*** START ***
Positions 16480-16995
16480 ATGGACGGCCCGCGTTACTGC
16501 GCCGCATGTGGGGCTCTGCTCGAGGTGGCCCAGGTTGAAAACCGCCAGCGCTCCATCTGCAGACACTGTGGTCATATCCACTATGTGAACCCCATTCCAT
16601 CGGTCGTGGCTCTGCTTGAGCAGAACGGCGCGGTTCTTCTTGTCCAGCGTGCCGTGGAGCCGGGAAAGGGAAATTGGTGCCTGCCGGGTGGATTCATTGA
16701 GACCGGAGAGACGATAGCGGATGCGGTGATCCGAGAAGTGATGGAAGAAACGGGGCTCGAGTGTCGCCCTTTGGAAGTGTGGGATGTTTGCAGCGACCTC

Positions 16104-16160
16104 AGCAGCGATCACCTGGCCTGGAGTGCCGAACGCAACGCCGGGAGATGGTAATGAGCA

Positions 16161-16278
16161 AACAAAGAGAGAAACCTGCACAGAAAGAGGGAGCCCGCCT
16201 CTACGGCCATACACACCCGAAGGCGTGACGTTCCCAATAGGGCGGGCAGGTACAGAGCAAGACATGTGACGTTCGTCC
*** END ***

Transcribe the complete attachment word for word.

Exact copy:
Positions 16480-16995
16480 ATGGACGGCCCGCGTTACTGC
16501 GCCGCATGTGGGGCTCTGCTCGAGGTGGCCCAGGTTGAAAACCGCCAGCGCTCCATCTGCAGACACTGTGGTCATATCCACTATGTGAACCCCATTCCAT
16601 CGGTCGTGGCTCTGCTTGAGCAGAACGGCGCGGTTCTTCTTGTCCAGCGTGCCGTGGAGCCGGGAAAGGGAAATTGGTGCCTGCCGGGTGGATTCATTGA
16701 GACCGGAGAGACGATAGCGGATGCGGTGATCCGAGAAGTGATGGAAGAAACGGGGCTCGAGTGTCGCCCTTTGGAAGTGTGGGATGTTTGCAGCGACCTC

Positions 16104-16160
16104 AGCAGCGATCACCTGGCCTGGAGTGCCGAACGCAACGCCGGGAGATGGTAATGAGCA

Positions 16161-16278
16161 AACAAAGAGAGAAACCTGCACAGAAAGAGGGAGCCCGCCT
16201 CTACGGCCATACACACCCGAAGGCGTGACGTTCCCAATAGGGCGGGCAGGTACAGAGCAAGACATGTGACGTTCGTCC